- A subcontractor is not obliged to obey an instruction issued in breach of contract (referring to Thorn v The Mayor and Commonalty of London (1876) 1 App. Cas. 120).
- Clear language is required to place one contracting party completely at the mercy of the other (referring to Parkinson (Sir Lindsay) & Co. Ltd v Commissioners of His Majesty’s Works and Public Buildings  2 KB 632, 662).
Particular emphasis was placed on the first proposition, which led to the conclusion that unless the contractor fulfilled its duty to act “in a spirit of mutual trust and co-operation”, it could not seek a reduction in the Prices.
The interpretation of clause 63.10 and reducing the Prices
Lord Woolman began by rejecting the trial judge’s conclusion that clause 63.10, which allowed a reduction to the Prices in the event of an instruction, applied in this case.
This was because in his view, as a matter of interpretation, clause 63.10 only applied to lawful changes. It did not apply to instructions issued in breach of contract, because such instructions are not given “in accordance with this subcontract” (as required under clauses 14.3 and 27.3) and are therefore invalid.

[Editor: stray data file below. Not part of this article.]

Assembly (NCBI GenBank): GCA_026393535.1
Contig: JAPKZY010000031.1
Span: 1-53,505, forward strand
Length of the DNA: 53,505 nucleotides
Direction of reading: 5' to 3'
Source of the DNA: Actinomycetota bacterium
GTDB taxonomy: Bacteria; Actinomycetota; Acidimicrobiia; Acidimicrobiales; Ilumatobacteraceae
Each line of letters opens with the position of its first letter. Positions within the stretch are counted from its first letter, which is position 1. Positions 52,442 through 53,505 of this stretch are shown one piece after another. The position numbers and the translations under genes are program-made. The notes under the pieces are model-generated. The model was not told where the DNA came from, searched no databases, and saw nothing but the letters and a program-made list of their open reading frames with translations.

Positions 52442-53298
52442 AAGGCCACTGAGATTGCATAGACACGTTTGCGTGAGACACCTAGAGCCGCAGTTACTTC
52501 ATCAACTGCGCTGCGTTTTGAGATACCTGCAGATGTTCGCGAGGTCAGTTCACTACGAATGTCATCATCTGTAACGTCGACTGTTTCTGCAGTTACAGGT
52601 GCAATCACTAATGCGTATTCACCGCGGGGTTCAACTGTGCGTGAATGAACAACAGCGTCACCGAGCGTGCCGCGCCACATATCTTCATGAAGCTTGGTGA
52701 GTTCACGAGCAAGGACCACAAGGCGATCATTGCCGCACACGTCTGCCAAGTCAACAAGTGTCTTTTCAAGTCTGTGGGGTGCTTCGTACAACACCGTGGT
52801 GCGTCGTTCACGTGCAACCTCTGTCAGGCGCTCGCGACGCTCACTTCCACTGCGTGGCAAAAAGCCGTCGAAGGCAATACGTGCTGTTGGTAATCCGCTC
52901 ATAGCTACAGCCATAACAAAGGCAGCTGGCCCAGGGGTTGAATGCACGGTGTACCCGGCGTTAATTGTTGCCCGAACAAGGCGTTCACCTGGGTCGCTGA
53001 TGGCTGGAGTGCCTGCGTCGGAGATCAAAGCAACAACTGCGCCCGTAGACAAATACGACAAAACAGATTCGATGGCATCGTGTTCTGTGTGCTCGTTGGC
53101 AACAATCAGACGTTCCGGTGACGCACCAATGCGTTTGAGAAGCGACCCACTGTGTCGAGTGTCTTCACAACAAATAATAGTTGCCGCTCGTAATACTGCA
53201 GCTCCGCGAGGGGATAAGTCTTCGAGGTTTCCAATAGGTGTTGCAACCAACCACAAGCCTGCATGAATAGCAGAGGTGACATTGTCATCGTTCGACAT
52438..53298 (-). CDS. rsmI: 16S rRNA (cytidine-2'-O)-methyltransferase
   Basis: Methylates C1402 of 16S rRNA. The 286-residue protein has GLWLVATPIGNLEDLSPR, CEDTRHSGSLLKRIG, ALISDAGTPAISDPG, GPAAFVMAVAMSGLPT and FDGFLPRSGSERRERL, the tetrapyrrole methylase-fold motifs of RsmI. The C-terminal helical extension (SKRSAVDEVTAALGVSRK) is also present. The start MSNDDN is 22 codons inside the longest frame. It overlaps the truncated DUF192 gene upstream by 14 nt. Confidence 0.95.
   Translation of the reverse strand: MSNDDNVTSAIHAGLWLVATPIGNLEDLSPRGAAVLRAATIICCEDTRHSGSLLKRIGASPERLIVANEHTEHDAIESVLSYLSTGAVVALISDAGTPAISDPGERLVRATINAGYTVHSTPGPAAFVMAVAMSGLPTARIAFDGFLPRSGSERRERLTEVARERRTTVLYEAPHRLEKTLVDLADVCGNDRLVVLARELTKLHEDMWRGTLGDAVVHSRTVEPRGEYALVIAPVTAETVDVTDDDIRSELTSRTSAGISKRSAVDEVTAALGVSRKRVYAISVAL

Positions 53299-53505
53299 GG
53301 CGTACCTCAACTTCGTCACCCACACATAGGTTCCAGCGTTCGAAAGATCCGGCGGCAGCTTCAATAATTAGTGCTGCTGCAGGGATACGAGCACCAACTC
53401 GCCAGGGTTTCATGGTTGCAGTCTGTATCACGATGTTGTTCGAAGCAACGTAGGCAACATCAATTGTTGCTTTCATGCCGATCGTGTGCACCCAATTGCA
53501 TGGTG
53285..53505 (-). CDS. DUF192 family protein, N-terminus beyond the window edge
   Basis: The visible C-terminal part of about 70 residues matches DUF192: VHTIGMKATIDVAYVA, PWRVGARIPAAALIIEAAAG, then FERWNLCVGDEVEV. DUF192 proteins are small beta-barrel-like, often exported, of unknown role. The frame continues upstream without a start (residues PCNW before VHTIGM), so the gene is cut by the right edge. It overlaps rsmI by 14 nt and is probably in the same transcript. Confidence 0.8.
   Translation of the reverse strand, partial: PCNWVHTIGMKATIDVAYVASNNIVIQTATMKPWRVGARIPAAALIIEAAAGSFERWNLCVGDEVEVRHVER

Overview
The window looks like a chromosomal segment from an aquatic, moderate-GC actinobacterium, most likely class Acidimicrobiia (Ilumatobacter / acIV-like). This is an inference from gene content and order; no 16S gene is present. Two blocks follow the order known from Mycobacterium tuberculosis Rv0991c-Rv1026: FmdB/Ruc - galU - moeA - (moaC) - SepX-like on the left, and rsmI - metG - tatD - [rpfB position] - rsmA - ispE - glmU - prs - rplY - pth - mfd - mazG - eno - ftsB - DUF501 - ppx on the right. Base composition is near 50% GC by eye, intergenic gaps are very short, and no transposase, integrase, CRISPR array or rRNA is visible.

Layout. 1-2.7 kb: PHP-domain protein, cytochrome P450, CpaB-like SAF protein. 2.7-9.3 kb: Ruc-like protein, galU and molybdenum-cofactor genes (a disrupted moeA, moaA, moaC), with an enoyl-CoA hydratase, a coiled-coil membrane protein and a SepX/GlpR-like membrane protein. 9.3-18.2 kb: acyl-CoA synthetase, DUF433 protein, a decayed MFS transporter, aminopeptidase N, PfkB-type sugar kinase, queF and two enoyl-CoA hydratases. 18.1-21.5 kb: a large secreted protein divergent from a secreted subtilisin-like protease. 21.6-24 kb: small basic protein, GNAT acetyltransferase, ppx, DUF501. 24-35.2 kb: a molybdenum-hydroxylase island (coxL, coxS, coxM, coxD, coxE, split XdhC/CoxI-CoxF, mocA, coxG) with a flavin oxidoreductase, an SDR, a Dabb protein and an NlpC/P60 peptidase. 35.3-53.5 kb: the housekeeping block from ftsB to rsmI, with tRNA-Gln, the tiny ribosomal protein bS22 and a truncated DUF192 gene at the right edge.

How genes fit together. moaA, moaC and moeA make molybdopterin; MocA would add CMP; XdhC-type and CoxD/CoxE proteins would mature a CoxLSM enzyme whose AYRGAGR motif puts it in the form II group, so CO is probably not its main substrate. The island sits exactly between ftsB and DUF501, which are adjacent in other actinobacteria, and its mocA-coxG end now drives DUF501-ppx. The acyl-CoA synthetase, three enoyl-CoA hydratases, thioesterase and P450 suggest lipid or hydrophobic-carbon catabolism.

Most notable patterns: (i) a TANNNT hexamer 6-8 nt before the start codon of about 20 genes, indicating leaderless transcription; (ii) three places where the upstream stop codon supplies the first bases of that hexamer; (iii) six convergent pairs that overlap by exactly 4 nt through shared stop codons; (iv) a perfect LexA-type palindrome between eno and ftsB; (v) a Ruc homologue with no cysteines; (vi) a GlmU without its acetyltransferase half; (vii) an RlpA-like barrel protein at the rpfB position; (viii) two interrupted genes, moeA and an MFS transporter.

This was also because it meant all breaches are treated equally and none produces a reduction in the Prices. In addition, it avoids any suggestion that a contractor must comply with an invalid instruction. As he put it:
“NEC3 should not be charter for contract breaking.”
Some will say that this decision is limited to its facts and Scottish law. Others will point out that the three propositions relied upon (derived from English law), represent accepted principles so nothing is added by describing them as part of a good faith obligation. That may well be the case, but it is also clear that some judges do see the obligation to act in a spirit of mutual trust and co-operation, not as empty words, but as an obligation that has substance and plays a role in how other parts of the contract are interpreted. The fact that in this case, the breach of contract in fact resulted in a lower payment to the innocent party no doubt played a part in the court’s thinking.
In Bates v Post Office Ltd (No 3) Mr Justice Fraser described good faith as an obligation that requires parties to refrain from conduct that in the relevant context would be regarded as commercially unacceptable by reasonable and honest people. If parties are unwilling to accept such an obligation, then they need to consider whether the NEC form of contract is suitable for them.